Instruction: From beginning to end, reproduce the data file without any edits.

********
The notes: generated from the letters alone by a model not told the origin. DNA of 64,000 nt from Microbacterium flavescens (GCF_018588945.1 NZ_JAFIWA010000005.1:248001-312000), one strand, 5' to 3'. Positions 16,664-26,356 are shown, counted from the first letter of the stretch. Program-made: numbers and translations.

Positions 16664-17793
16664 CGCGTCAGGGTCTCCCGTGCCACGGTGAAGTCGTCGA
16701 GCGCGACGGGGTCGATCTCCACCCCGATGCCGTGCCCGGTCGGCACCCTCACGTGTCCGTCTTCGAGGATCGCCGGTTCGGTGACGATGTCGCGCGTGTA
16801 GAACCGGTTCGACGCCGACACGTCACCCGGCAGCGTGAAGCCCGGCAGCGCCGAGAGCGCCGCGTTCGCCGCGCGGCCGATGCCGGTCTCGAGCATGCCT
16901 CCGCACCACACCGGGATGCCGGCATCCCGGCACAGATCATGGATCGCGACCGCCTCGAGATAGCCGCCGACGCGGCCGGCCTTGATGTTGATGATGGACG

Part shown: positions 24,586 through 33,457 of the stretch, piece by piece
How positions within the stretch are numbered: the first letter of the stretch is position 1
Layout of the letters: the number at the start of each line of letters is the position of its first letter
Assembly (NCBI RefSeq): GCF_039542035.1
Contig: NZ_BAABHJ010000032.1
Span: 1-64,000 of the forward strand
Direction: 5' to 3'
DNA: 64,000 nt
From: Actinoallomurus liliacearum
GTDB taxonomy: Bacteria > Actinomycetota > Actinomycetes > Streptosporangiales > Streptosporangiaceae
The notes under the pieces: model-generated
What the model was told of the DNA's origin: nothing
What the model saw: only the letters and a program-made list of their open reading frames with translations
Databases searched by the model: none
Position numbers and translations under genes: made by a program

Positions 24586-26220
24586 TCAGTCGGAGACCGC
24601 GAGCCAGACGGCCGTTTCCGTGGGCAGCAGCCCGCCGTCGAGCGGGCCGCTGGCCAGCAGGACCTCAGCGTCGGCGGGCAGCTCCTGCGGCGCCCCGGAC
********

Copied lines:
The notes: generated from the letters alone by a model not told the origin. DNA of 64,000 nt from Microbacterium flavescens (GCF_018588945.1 NZ_JAFIWA010000005.1:248001-312000), one strand, 5' to 3'. Positions 16,664-26,356 are shown, counted from the first letter of the stretch. Program-made: numbers and translations.

Positions 16664-17793
16664 CGCGTCAGGGTCTCCCGTGCCACGGTGAAGTCGTCGA
16701 GCGCGACGGGGTCGATCTCCACCCCGATGCCGTGCCCGGTCGGCACCCTCACGTGTCCGTCTTCGAGGATCGCCGGTTCGGTGACGATGTCGCGCGTGTA
16801 GAACCGGTTCGACGCCGACACGTCACCCGGCAGCGTGAAGCCCGGCAGCGCCGAGAGCGCCGCGTTCGCCGCGCGGCCGATGCCGGTCTCGAGCATGCCT
16901 CCGCACCACACCGGGATGCCGGCATCCCGGCACAGATCATGGATCGCGACCGCCTCGAGATAGCCGCCGACGCGGCCGGCCTTGATGTTGATGATGGACG

Part shown: positions 24,586 through 33,457 of the stretch, piece by piece
How positions within the stretch are numbered: the first letter of the stretch is position 1
Layout of the letters: the number at the start of each line of letters is the position of its first letter
Assembly (NCBI RefSeq): GCF_039542035.1
Contig: NZ_BAABHJ010000032.1
Span: 1-64,000 of the forward strand
Direction: 5' to 3'
DNA: 64,000 nt
From: Actinoallomurus liliacearum
GTDB taxonomy: Bacteria > Actinomycetota > Actinomycetes > Streptosporangiales > Streptosporangiaceae
The notes under the pieces: model-generated
What the model was told of the DNA's origin: nothing
What the model saw: only the letters and a program-made list of their open reading frames with translations
Databases searched by the model: none
Position numbers and translations under genes: made by a program

Positions 24586-26220
24586 TCAGTCGGAGACCGC
24601 GAGCCAGACGGCCGTTTCCGTGGGCAGCAGCCCGCCGTCGAGCGGGCCGCTGGCCAGCAGGACCTCAGCGTCGGCGGGCAGCTCCTGCGGCGCCCCGGAC